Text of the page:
La Nina floods land across Pacific

Unusual ocean weather pattern is causing wetter-than-usual conditions in both South America and Australia.

    The wet season in Queensland has yet to begin, yet vast portions of the Australian state are under water [Reuters]

    The flooding in Australia has submerged vast swathes of Queensland. What's the cause? Is it climate change or could there be something else?

    Maybe it has something to do with it being a La Niña year.

    Many people have heard of El Niño, as it gets blamed for crazy weather around the world, but La Niña is his lesser known sister. So what is it?

    In a neutral year - which is not El Niño or La Niña - the warmer surface waters of the Pacific get blown towards Indonesia. This is due to the prevailing winds across the Pacific, and is the usual set-up.

    As the warmer surface waters head west, cooler waters well up near the coast of South America. This is good news for fishermen, as these waters are full of nutrients and fish.

    During an El Niño year, the set up is slightly different. The prevailing winds ease and the warmer surface waters wash back towards South America. This gives warmer than usual surface temperatures across the Pacific and cuts off the supply of cooler water near South America.

    It was Peruvian fishermen who first noticed El Niño conditions centuries ago, when they tried to explain the lack of fish.

    Then there is a third situation - a La Niña year - when cooler than usual waters well up near South America. These get blown westwards as the prevailing winds strengthen, and this causes cooler than usual surface waters across the Pacific.

    Why do we care?

    It's not just the Peruvian fishermen who should take notice, as this subtle change in the Pacific also alters the weather around the globe.

    The current La Niña condition developed back in May 2010, and at that point it was clear that there was going to be some severe weather. Usual conditions include wetter-than-usual conditions in Colombia, Venezuela and Panama, and wetter than usual conditions in northern and eastern Australia.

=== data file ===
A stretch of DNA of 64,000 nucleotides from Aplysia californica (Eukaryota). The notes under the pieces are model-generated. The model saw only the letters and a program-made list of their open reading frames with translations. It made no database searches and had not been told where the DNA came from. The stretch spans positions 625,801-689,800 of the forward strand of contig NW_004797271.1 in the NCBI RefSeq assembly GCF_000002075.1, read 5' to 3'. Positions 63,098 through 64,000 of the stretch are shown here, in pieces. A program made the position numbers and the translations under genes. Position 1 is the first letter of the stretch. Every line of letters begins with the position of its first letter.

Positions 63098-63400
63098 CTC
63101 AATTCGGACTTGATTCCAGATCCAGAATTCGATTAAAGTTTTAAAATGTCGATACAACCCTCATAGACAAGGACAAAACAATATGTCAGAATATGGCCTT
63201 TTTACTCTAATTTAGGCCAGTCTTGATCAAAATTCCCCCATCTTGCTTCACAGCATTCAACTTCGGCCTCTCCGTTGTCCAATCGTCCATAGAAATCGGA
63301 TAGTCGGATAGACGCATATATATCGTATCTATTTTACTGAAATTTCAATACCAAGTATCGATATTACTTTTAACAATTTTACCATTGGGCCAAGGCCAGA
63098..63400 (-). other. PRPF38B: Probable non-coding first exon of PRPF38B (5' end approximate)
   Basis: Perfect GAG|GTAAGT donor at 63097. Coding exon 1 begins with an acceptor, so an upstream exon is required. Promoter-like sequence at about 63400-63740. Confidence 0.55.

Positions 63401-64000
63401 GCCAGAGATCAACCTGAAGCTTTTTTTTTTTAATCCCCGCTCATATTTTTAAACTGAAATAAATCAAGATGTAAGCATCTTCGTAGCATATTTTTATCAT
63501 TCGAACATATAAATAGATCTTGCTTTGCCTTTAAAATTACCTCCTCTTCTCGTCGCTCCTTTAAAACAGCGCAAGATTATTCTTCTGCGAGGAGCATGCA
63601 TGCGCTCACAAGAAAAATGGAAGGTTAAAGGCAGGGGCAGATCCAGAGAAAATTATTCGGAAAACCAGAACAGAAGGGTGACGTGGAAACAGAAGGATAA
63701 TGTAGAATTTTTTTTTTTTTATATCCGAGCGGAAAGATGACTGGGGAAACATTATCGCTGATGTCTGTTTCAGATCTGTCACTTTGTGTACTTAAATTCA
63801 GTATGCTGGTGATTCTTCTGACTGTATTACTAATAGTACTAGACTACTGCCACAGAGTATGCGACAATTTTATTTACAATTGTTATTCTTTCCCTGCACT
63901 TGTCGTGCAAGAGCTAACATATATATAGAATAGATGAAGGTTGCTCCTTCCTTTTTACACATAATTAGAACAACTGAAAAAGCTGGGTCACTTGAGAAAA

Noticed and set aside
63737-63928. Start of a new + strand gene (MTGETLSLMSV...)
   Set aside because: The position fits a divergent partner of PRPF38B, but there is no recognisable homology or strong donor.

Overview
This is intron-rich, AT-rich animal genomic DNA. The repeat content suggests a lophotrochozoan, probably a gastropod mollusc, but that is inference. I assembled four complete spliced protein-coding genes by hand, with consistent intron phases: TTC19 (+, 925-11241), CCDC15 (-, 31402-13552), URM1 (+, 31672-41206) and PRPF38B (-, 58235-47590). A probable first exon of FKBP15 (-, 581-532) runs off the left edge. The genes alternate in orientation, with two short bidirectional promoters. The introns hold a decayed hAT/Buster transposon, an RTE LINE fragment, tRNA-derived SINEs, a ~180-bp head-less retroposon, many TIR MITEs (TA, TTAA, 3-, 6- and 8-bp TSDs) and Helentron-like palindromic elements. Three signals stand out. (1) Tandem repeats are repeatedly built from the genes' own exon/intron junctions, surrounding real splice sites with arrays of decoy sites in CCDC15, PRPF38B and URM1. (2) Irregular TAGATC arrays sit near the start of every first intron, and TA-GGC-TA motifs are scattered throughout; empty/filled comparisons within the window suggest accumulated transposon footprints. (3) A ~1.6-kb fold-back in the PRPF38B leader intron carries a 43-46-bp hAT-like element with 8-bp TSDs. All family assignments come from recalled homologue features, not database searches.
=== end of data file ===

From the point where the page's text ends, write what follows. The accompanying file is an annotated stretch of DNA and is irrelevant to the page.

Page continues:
Almost from the start of the rainy season in Colombia, it became clear that it was going to be an exceptionally wet year. The torrential rains continued until December, when even parts of Bogota became submerged.

    At the end of November, Venezuela was hit by devastating floods and landslides, then just a few days later Panama was hit, forcing the closure of the Panama Canal for the first time due to bad weather.

    The wet season in Queensland has not been with us for many weeks, but already vast portions of the state are still under water. The rainy season continues until March, and the La Niña set-up is supposed to continue throughout this time.

    This does not mean we will have continuous flooding until March, but it does mean there is the risk of more flooding until then.

    The area affected is equal to the size of Germany and France combined, and meteorologists in the area are saying that it is the worst flooding in Bundaberg since 1971 - and the highest level of the Dawson river since 1956.

    It is not a coincidence that both of these years were La Niña years.

    What else can we expect?

    Between now and the end of February we can expect heavy rain and snow for the west coast of Canada and the US, a harsh winter in Japan, heavy rain in northern Brazil, and wet weather in the southeastern parts of Africa, including Mozambique, Madagascar, South Africa and Tanzania.

    The La Niña conditions are expected to ease between April and July, and after that maybe the weather will have the chance to calm down.

    SOURCE: Al Jazeera


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